Ricky Ian Gordon and Lynn Nottage’s “Intimate Apparel” began previews last week in the lead up to its opening at the Mitzi E. Newhouse Theater on Monday, March 23rd.
In anticipation of this work’s arrival, the Guggenheim Works and Process presented highlights of Gordon and Nottage’s individual processes while creating this work, and also brought attention to the importance of collaboration in the opera world and how to effectively increase inclusivity in opera houses.
Adapted from Nottage’s critically acclaimed play, this new opera portrays the life of Esther, a single African-American woman who is on the journey of her lifetime to discover her own voice and a deeper understanding of love. It is Nottage’s first opera libretto and when asked about the process of adapting her play to an opera, she eloquently described her emotional journey.
“This is a play that I love very much and that I wrote just after my mother died. I poured all of my soul and my emotions into it and I thought it was going to be very difficult to revisit it but it wasn’t because I feel like its perfect form is an opera,” said Nottage.
Nottage also noted that when she first sent the play’s opera adapted libretto to Gordon, it was a total duration of five and a half hours. After going back and forth with Gordon, Nottage was struck with Gordon’s suggestion to trust the music as her faithful guide in the collaboration process instead of merely leaning on the language of the exposition. Once she adopted this method she then found it easier to allow the music to tell her what people were feeling in an expansive way, thus alleviating her need to control the libretto.
As far as his inspiration for ht work, Gordon mentioned how his father was obsessed with the 1973 con movie “The Sting.” In this movie, Marvin Hamlisch arranges Scott Joplin’s music and creates a ragtime rebirth. It is because of this early musical influence that Gordon was able to then piece together music that conveyed the 1905 time period for “Intimate Apparel.”
He also described how he went to BAMF in Canada and wrote a 10-minute cakewalk that he thought would be used as the opening of the opera because it felt like it was already part of the piece’s musical aesthetic. When describing his musical wheel-house, Gordon spoke of how he was drawn to arranging and composing material that reflected his innate appreciation and love of Americana music.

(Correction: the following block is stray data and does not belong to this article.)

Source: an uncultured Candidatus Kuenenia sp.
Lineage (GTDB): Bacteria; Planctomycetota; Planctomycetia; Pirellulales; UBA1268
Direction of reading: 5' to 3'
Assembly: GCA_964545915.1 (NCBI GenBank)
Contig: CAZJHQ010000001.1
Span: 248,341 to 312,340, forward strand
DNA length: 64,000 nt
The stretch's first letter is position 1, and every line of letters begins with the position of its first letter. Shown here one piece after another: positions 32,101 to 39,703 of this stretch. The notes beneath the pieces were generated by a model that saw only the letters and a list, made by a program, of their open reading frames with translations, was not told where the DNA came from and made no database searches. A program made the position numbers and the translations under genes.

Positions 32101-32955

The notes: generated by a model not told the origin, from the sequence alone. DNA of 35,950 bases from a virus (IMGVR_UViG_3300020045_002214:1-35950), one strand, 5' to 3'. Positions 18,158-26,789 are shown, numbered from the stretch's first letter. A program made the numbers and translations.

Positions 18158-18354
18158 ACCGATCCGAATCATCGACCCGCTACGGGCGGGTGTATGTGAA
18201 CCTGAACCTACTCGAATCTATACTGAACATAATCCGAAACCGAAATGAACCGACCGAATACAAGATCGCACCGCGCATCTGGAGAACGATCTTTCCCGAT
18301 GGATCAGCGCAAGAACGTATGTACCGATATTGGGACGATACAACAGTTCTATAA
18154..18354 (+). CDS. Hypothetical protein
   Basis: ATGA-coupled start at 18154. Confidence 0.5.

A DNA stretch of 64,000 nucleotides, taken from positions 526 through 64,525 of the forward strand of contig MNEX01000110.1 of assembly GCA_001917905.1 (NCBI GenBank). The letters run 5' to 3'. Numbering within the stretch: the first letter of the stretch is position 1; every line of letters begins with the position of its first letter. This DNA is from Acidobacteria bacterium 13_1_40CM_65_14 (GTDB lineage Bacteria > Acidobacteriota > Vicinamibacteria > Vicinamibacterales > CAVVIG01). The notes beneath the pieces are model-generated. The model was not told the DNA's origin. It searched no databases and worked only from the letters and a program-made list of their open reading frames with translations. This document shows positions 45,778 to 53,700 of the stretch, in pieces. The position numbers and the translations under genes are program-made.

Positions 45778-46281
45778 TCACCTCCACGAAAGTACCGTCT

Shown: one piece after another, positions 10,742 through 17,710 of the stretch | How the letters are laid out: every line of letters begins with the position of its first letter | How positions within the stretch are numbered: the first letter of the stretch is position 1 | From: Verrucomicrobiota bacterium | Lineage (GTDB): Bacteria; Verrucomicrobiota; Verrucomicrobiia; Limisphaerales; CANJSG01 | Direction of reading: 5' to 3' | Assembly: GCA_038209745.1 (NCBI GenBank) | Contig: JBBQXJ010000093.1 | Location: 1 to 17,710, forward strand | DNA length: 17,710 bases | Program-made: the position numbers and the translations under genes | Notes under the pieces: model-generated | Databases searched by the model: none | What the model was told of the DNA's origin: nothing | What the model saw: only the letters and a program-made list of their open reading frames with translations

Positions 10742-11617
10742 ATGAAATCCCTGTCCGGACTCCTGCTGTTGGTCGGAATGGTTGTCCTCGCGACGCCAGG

The premiere will not take place in a space conventionally known for opera, but the Mitzi E. Newhouse Theater was picked precisely because of this.
“Part of the reason why we chose the Mitzi E. Newhouse Theater is because of its accessibility. One of the things about grand opera houses is that there isn’t a lot of diversity in the audiences and I felt I didn’t want to create an opera that doesn’t speak to audience members that look like myself,” Nottage said. “I think that it will be a lot easier in this smaller space and with affordable ticket prices for more people to come. With this opera, we are also thinking about the future of opera and how to be more inclusive”
The Mitzi E. Newhouse Theater also inspired Gordon to use two pianos as the main orchestration.
“A chamber orchestration would make the music sound small, whereas if you use two pianos, they create a lot of sound which ultimately will sound more symphonic and more authentic to what I initially wrote when I first heard this opera in my head,” he added before noting that a more orchestrated version of the opera may be created for larger spaces and recordings. However, this initial version is key to understanding the harmonious relationship between the music and the libretto.
Another significant part of how Gordon’s music displays this balance is by his use of a chorus.
“The characters and story are so strong that for me it is easy to enter the hearts of all the characters and to then add all of the other voices, it creates more cinematic transitions,” said Gordon.
“INtimate Apparel” will be directed by Bartlett Sher and stars Dominic Armstrong, Justin Austin, Errin Duane Brooks, Helena Brown, Kearstin Piper Brown, Chanáe Curtis, and Adrienne Danrich.